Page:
Roasted Garlic & Hazelnut Butternut Squash Soup
Recipe type: vegan, gluten-free
Cook time: 
Total time: 
Serves: 6-8 servings
For the soup:
  • 1 large butternut squash (about 3½ lbs)
  • 1 head of garlic
  • olive oil
  • 2-3 TBSP roasted hazelnut oil, to taste (this is the one I used)
  • 2-3 TBSP real maple syrup, to taste
  • 4-5 cups water, as needed
  • Salt and pepper (or white pepper), to taste
To garnish:
  • Hazelnuts, toasted and coarsely chopped
  • Fresh parsley, chopped (optional, but nice)
  • pinche of paprika, cayenne pepper, or chili powder, to taste (optional)*
  1. Preheat oven to 350 degrees F., and line a rimmed baking sheet with parchment or foil.
  2. Cut squash in half lengthwise, and scoop out the seeds. Arrange on the baking sheet cut-side up, and drizzle with olive oil. Season with salt and pepper.
  3. Slice the top off the bulb of garlic, so that all of the cloves are revealed. Place bulb onto a square of aluminum fol, and drizzle liberally with olive oil. Sprinkle with a little salt, and fold the foil up around the bulb to create a tightly sealed packet. Place on the baking sheet along with the squash.
  4. Roast for about an hour, or until the squash is fork tender and the garlic is golden in color and very soft (be careful peeling open the foil to check the garlic, as there will be hot steam inside). The time will vary depending on the size of your squash, so if the garlic is done before the squash, remove it and let the squash continue roasting until tender.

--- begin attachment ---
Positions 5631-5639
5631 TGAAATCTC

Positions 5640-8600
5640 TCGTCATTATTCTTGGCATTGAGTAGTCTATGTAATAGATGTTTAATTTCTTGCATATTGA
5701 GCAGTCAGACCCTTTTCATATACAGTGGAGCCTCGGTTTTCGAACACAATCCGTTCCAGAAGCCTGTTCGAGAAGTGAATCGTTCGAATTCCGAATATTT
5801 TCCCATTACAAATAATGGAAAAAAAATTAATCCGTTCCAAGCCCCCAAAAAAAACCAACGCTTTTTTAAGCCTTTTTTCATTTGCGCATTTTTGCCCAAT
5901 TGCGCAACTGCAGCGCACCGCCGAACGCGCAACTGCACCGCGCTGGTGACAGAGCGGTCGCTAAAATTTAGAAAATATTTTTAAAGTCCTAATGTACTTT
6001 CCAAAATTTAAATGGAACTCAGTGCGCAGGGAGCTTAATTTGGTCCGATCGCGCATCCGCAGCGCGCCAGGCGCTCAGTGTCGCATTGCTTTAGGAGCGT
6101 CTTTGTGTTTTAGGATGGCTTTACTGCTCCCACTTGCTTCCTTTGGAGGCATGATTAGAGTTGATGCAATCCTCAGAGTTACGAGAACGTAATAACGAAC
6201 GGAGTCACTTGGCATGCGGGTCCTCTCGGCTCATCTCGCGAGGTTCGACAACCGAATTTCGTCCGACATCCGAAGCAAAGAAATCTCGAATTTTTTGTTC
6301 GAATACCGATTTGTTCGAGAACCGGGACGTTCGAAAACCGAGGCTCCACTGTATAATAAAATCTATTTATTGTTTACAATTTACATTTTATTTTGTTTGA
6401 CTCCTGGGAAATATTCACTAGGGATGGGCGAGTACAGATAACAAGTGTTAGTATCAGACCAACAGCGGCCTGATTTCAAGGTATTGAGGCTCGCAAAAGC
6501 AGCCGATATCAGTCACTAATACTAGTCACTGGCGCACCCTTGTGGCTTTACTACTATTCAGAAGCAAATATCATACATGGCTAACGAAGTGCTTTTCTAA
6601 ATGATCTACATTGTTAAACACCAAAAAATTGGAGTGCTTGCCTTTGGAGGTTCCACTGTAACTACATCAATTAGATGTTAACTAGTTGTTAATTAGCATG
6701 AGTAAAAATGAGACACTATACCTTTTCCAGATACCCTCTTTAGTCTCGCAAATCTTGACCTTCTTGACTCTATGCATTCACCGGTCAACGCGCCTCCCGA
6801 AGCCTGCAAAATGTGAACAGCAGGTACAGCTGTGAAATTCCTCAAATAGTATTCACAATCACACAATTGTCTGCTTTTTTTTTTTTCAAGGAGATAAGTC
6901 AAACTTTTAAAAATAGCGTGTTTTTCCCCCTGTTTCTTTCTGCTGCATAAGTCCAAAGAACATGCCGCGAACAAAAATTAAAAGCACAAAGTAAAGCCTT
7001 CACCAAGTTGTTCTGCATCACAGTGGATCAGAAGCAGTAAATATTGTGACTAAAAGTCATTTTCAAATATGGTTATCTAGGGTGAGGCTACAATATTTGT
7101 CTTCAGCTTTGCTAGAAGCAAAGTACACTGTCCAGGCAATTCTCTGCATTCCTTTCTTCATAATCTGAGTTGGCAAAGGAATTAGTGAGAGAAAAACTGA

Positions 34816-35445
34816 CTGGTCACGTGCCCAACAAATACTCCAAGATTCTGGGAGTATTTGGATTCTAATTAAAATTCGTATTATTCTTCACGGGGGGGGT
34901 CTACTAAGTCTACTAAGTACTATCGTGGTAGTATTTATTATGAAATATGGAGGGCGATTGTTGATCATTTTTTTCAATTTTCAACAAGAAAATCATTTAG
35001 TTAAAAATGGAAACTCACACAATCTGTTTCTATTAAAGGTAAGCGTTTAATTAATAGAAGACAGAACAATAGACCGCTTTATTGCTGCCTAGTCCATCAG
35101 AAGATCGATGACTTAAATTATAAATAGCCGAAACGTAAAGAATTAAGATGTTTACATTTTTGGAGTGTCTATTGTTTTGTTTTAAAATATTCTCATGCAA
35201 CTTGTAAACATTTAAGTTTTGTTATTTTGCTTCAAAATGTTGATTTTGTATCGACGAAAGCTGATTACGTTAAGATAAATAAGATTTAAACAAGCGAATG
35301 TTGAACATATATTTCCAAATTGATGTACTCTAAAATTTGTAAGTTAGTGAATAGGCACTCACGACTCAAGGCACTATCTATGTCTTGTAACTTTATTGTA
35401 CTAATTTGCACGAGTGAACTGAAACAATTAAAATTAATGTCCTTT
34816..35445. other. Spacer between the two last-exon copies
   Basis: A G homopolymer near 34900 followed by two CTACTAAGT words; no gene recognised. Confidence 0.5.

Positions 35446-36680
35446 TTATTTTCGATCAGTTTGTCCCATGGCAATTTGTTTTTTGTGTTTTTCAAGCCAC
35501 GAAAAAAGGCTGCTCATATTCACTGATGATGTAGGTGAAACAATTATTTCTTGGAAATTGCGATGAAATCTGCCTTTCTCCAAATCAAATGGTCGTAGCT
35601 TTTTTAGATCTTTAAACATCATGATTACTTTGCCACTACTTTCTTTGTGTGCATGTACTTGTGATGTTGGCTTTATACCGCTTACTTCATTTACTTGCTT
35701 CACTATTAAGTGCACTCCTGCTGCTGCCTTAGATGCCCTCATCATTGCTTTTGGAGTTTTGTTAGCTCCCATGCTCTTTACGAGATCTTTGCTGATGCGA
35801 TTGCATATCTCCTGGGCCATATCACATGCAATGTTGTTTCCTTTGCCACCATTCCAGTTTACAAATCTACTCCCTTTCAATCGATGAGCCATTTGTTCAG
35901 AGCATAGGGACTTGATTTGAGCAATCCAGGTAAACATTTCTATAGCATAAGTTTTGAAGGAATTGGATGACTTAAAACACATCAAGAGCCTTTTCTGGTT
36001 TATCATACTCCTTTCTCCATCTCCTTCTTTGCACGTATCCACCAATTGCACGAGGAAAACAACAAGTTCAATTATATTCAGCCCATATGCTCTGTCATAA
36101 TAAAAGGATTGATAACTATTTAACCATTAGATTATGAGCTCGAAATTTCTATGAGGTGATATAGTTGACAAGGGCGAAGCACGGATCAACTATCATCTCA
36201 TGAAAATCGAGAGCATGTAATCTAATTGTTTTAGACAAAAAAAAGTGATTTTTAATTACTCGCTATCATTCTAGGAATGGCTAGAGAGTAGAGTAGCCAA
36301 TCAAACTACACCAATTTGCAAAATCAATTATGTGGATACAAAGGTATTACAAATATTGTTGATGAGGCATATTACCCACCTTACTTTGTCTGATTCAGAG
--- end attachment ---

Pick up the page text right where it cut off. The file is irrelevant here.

5. Let the squash and garlic cool enough so you can handle them. Using a spoon, scoop the meat of the squash out of the skin. Unwrap the garlic and use the tines of a fork or a toothpic to pluck the cloves from the paper, or squeeze the bulb from the bottom so the cloves come out the top like toothpaste from a tube.
  6. Add the squash and garlic to a large pot along with 2-3 cups water, and puree with an immersion blender until silky smooth, adding more water a little at a time as needed. OR, puree in batches in a stand blender, then transfer to a pot on the stove.
  7. Add the hazelnut oil and maple syrup, and adjust the consistency by adding more water as needed. Season well with salt and pepper, tasting until the balance is right. Feel free to add a few drops more hazelnut oil or maple syrup as needed until the flavor is perfect.
  8. Serve with a sprinkling of chopped hazelnuts, parsley, and a pinch of cayenne, paprika, or chili powder if you want a little warmth. (You can also garnish with something creamy like coconut milk, creme fraiche, or sour cream (or vegan alternative).)
  9. Leftovers can be kept in the fridge for up to a week, or frozen for several months.
*you could also add a bit of any of these to the soup itself, to taste, but I find I actually prefer adding it at the end as a garnish. It allows me to control the amount for each bowl I eat according to my mood, and there's just something so enjoyable about mixing it in only slightly, so that each bite tastes a little bit different.

You can also make this soup with any other kind of squash you like, but I particularly like butternut here for it's rich, smooth texture and sweetness. The only squash I really wouldn't recommend is acorn -- I actually tried that first just to mix things up, and found that acorn squash was too watery and bland to make a really great soup.

Tutorial for roasting garlic, here: How To Roast Garlic
Recipe by Will Cook For Friends at